Astros Fail To Sign Aiken, Nix, Marshall

The Astros did not sign first-round pick Brady Aiken or fifth-rounder Jacob Nix, reports MLB.com’s Jim Callis (on Twitter). Aiken becomes just the third No. 1 overall pick ever to not sign, per Callis (Twitter link). Nix had previously been reported to have agreed to terms, which Evan Drellich of the Houston Chronicle reports (on Twitter) was by way of a verbal agreement.

The two young pitchers are both reportedly advised by Casey Close. Houston also ultimately failed to reach terms with another well-regarded arm, 21st-rounder Mac Marshall, Callis adds. That confirms Marshall’s own announcement that he would instead attend LSU.

The Astros will receive the No. 2 pick in next year’s draft, Callis further notes, meaning that Houston did at least offer Aiken 40 percent of his slot value ($3,168,840), which Aiken did not accept. In fact, Houston ultimately upped its offer to $5MM, according to Jon Heyman of CBSSports.com (Twitter link). “We tried to engage Casey Close three times today,” Astros GM Jeff Luhnow tells Evan Drellich of the Houston Chronicle (via Twitter), but “there was no interest.” Ultimately, the team made three offers today, Heyman tweets, the second of which came with 30 minutes left on the clock. The final, $5MM offer was made with just five minutes to go. Aiken did not counter any of the offers.

Aiken and the Astros had reportedly agreed upon a $6.5MM bonus, with Aiken heading to Houston for his physical and an introduction. But things took a turn when a dispute arose over the interpretation of MRI results regarding Aiken’s elbow.

In many ways, the news represents a disappointing result for both Houston and the two players who had been expected to sign. The club will of course have an opportunity to choose another top-end player next year (along with the team’s regular first-round choice, which should be a good one), but will have to wait to get that player started. And Houston will miss out on a pitcher who Luhnow himself called the “most advanced high school pitcher” he’s even seen. Not only that, but the team has now foregone the opportunity to sign Nix, and could even face some form of grievance proceeding as a result of the handling of Nix’s negotiations.

Meanwhile, Aiken will need to perform at rather a high level to beat the $5MM that he ultimately was offered, and will need to wait some time for a check to cash. It is not yet clear where he will go, though presumably he will either enroll at UCLA (where he was committed) or else choose the junior college route. Of course, the very public nature of the recent negotiations regarding Aiken and Nix might conceivably have some ramifications for those players’ future collegiate eligibility, which would obviously be an unfortunate byproduct of a difficult situation.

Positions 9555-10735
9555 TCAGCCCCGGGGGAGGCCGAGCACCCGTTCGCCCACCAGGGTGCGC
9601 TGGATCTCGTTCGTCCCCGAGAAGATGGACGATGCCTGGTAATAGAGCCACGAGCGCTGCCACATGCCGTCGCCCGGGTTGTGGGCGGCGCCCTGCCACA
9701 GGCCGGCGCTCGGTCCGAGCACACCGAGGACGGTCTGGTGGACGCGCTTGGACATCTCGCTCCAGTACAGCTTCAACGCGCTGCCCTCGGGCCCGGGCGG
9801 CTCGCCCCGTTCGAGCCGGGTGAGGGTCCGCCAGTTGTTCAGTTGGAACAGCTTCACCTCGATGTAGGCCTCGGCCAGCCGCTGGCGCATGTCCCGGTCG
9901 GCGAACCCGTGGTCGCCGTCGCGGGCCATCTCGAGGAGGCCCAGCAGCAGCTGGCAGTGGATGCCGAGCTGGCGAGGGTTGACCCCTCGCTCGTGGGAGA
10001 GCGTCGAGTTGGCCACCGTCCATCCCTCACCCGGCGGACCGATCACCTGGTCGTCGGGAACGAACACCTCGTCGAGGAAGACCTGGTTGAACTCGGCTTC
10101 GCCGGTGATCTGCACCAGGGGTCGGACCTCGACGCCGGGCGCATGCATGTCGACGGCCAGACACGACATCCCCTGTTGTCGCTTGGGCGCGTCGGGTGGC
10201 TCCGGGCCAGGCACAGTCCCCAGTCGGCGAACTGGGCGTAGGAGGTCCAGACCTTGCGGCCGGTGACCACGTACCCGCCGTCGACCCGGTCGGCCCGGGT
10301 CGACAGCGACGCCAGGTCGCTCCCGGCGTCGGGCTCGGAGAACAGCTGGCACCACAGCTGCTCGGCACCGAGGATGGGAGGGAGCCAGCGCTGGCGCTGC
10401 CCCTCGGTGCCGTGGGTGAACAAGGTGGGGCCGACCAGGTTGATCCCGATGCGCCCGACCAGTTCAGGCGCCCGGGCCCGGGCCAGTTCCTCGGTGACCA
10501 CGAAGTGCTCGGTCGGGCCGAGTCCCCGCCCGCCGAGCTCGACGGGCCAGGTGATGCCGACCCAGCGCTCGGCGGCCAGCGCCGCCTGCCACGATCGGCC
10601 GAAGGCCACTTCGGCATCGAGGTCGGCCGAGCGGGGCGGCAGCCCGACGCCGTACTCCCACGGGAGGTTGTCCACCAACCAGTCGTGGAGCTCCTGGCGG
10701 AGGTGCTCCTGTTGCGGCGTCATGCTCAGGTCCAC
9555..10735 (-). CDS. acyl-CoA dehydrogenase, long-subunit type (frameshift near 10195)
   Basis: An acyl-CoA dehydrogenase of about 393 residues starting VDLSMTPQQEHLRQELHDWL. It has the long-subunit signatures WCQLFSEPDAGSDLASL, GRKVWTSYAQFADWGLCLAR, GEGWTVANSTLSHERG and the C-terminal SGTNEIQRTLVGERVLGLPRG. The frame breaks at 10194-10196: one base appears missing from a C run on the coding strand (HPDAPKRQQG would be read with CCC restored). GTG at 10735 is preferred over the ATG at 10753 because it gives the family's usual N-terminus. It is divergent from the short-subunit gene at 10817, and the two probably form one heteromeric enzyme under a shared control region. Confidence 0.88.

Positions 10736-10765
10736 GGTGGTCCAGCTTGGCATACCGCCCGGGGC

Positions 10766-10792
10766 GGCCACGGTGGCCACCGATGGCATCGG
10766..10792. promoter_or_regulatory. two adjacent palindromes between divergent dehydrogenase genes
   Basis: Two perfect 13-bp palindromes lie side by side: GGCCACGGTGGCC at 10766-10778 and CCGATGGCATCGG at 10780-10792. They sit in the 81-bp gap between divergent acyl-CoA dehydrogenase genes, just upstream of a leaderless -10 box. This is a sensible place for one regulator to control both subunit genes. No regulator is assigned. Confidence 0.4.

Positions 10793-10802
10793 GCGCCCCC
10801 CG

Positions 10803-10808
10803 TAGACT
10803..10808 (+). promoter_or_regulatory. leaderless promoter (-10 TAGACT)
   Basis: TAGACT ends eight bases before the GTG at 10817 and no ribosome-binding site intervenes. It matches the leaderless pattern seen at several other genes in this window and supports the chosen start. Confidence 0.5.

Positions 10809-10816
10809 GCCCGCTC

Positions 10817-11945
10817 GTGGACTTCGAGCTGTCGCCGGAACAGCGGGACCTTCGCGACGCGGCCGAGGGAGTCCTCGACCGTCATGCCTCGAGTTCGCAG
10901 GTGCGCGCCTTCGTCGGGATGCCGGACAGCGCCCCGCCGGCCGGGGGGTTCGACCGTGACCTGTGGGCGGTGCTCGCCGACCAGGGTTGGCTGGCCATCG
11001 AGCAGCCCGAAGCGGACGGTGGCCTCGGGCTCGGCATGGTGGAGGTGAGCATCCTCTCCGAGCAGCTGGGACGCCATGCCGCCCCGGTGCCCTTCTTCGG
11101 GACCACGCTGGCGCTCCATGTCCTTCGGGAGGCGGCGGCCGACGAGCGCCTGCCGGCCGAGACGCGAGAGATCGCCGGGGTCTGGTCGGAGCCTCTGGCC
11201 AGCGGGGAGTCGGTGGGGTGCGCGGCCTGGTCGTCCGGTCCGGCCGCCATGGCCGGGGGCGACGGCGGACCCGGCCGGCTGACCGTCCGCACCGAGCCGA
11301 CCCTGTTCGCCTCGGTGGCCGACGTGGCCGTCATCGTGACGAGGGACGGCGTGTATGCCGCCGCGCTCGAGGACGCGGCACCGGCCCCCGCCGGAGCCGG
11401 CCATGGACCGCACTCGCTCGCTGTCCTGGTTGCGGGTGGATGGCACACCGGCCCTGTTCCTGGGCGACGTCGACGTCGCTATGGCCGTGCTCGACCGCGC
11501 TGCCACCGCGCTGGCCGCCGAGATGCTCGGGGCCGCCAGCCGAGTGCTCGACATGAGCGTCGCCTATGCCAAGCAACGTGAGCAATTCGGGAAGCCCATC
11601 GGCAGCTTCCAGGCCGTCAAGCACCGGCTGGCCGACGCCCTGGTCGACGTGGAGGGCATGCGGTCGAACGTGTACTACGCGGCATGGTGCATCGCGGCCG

Needless to say, the situation has led to quite a bit of chatter around the game. As MLB.com’s Jim Callis explains, speculation arose that Houston was hoping to drive down Aiken’s price in a bid to make a last-minute run at Marshall, who had long before said he was going to college. Of course, it was never certain that such a possibility was realistic, let alone that the club would ultimately pass on the chance to add Aiken (and with him Nix) without some genuine concern.

Indeed, the apparent medical dispute regarding Aiken, and its impact on Nix, have led to indications that fallout may be yet to come. The Astros released a statement, saying that the club’s final offer was “extremely fair considering all the factors involved in this case” and insisting that the team “approached these negotiations in good faith and with the best interests of the Astros organization in mind, both short-term and long-term.”

But the MLB Player’s Association sees things somewhat differently, stating the view that Aiken and Nix were wronged. “Today, two young men should be one step closer to realizing their dreams of becoming Major League ballplayers,” said executive director Tony Clark. Because of the actions of the Houston Astros, they are not. The MLBPA, the players and their advisers are exploring all legal options.”

Jeff Todd contributed to this post.


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